The Greek drama was closely followed by the Spanish government’s request for a bailout of its banking system. The good news is that the bailout was done quickly and with apparently adequate funding, but the bad news was that the markets were still unimpressed, with Spanish interest rates spiking to dangerous levels in the aftermath. Although markets have since settled down, uncertainty remains high. In the excitement of Spain and Greece, the fact that Cyprus became the fifth eurozone country to request a bailout went almost unnoticed.
As of quarter-end, Europe remained unsettled, with the major heads of state scheduled to meet to discuss the means to resolve the crisis once and for all. Unexpectedly, a deal was announced that included significant provisions aimed at not only addressing the symptoms but also the causes of the crisis. Equity markets rose sharply on the news, and bond yields in peripheral economies fell. While these measures do not solve the problem, they are good steps along the way.
Other areas of the world showed decelerating growth as well, but in these cases there is more room for governmental stimulus that could help. The central banks of China and Brazil both cut rates, by 0.25 percent and 0.5 percent, respectively. Economic growth has slowed considerably in Brazil and moderated in China, which has led to concerns about the ability of emerging markets to be the growth engine of the global economy. Still, the central banks of both countries have lots of room to maneuver in their efforts to keep growth on track.
Small help from the Federal Reserve
Unlike elsewhere in the world, the response of the Federal Reserve (the Fed) in this quarter was modest. Given the weaker employment and consumer spending reports, the Fed announced a plan to extend its Operation Twist purchasing program and moderated the language in its monthly Federal Open Market Committee statement in June. This response was less than many market participants had hoped for—and much less than the full quantitative easing that had been posited in the media. The Fed did downgrade its expectations for the economy in its statement, supporting the market’s lowered expectations. The combination of less-than-expected stimulus and lowered expectations further depressed market sentiment.
A slow end to a difficult quarter
While the first quarter of 2012 was strong, the second quarter has been a struggle. Expectations have been scaled back across the board, and many very difficult issues—Europe, the U.S. budget problems, and a slowing recovery in the U.S.—received extensive coverage. Nevertheless, it is important to remember that, even though growth in the U.S. has slowed, we do continue to grow. Europe, although generating screaming headlines, is finally facing its problems, and the uncertainty there will, it is hoped, decrease when it does. Finally, as expectations decline, it becomes easier to meet them, suggesting that current expectations may be more in line with reality. Although the quarter was slow, and May particularly disappointing, we continue to work through our problems and expect that the current slow improvement will continue.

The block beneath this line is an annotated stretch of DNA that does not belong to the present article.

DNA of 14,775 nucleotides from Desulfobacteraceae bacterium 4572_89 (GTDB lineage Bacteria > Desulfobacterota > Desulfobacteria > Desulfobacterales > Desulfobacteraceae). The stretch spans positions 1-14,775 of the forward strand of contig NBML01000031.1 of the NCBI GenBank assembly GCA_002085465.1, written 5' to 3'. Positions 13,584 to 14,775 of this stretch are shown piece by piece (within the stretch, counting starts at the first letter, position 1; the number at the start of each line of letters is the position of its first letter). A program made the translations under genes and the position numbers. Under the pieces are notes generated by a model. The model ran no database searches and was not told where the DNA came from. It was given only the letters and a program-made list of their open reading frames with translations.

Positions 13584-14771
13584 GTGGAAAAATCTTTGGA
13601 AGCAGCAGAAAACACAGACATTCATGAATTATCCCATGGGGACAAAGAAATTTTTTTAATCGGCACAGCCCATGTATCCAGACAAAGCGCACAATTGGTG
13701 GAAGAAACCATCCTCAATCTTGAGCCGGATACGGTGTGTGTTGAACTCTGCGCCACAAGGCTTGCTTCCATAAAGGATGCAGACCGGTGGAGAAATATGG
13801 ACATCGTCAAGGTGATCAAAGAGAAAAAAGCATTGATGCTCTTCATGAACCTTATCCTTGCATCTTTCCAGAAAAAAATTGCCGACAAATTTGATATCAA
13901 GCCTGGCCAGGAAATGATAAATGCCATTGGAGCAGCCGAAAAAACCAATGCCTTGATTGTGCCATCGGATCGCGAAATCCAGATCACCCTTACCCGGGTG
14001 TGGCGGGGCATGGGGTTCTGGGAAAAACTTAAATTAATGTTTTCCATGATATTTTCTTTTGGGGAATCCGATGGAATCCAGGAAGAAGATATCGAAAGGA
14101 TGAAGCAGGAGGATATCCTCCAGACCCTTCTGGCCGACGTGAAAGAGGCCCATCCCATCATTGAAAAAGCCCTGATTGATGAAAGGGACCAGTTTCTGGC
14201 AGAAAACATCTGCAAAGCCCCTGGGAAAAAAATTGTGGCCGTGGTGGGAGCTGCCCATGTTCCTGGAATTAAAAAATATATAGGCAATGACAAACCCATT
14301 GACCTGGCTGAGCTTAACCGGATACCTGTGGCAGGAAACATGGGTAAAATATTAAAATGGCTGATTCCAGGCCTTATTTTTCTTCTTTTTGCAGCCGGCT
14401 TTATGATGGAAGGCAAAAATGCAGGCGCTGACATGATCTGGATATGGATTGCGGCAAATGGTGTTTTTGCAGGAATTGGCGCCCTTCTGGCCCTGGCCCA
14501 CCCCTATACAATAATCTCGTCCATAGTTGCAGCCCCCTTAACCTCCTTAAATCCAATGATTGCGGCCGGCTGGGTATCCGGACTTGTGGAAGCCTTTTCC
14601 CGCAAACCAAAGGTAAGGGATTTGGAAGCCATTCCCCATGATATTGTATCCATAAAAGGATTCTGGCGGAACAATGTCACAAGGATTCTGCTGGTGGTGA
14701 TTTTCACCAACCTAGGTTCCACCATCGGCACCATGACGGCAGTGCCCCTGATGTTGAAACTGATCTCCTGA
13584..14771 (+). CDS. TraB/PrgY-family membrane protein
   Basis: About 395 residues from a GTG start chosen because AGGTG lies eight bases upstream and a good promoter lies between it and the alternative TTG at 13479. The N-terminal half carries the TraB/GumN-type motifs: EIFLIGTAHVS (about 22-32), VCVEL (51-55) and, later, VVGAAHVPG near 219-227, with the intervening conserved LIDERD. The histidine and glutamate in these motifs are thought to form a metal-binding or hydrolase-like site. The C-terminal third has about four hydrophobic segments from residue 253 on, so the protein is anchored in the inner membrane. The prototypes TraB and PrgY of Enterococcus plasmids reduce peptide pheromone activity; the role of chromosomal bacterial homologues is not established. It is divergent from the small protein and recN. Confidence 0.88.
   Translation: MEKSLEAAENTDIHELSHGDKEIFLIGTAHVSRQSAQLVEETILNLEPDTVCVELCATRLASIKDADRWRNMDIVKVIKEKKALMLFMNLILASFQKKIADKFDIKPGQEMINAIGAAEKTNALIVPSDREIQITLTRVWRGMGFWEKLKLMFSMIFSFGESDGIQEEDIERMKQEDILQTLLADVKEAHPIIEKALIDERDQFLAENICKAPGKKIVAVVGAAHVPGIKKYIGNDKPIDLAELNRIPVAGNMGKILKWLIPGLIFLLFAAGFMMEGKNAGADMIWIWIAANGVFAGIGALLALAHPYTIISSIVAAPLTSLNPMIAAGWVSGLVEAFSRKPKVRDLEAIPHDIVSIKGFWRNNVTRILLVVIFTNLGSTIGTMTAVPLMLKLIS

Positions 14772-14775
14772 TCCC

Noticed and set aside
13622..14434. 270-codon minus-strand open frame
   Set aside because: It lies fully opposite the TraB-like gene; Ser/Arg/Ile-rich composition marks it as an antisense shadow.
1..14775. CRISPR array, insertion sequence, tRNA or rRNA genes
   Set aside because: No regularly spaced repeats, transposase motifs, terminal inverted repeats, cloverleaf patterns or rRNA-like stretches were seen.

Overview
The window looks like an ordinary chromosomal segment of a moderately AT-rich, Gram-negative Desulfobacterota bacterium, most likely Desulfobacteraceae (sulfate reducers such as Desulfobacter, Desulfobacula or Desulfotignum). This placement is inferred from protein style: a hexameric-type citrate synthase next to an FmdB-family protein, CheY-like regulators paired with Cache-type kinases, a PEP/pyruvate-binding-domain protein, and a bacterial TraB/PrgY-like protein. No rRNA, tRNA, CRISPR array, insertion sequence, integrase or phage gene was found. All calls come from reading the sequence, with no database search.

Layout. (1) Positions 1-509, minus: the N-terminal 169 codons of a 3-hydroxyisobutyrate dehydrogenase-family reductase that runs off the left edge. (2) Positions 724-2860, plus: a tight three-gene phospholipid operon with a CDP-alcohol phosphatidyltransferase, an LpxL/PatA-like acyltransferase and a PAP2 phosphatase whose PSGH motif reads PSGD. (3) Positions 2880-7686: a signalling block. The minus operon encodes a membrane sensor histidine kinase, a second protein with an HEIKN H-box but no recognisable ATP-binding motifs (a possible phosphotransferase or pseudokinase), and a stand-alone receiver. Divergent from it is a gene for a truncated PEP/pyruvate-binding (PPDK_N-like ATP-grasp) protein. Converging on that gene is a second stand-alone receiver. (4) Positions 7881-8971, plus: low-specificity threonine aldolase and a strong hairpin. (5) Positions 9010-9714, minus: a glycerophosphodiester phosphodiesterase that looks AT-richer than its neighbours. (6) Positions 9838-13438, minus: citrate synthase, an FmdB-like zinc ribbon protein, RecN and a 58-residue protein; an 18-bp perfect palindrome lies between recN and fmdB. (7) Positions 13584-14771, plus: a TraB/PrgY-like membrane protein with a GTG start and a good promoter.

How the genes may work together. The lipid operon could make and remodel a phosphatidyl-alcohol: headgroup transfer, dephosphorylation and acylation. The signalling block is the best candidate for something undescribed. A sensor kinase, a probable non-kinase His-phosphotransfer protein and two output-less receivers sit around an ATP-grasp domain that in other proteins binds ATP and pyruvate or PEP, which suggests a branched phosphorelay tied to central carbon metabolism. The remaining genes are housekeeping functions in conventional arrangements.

Disclosure: Certain sections of this commentary contain forward-looking statements that are based on our reasonable expectations, estimates, projections, and assumptions. Forward-looking statements are not guarantees of future performance and involve certain risks and uncertainties, which are difficult to predict. Past performance is not indicative of future results. Diversification does not assure a profit or protect against loss in declining markets. All indices are unmanaged and investors cannot invest directly into an index. The S&P 500 Index is a broad-based measurement of changes in stock market conditions based on the average performance of 500 widely held common stocks. The Nasdaq Composite Index measures the performance of all issues listed in the Nasdaq Stock Market, except for rights, warrants, units, and convertible debentures. The MSCI EAFE Index is a float-adjusted market capitalization index designed to measure developed market equity performance, excluding the U.S. and Canada. The MSCI Emerging Markets Index is a market capitalization-weighted index composed of companies representative of the market structure of 26 emerging market countries in Europe, Latin America, and the Pacific Basin. It excludes closed markets and those shares in otherwise free markets that are not purchasable by foreigners. The Barclays Capital Aggregate Bond Index is an unmanaged market value-weighted index representing securities that are SEC-registered, taxable, and dollar-denominated. It covers the U.S. investment-grade fixed-rate bond market, with index components for a combination of the Barclays Capital government and corporate securities, mortgage-backed pass-through securities, and asset-backed securities.
Authored by Brad McMillan, vice president, chief investment officer, at Commonwealth Financial Network.
© 2012 Commonwealth Financial Network®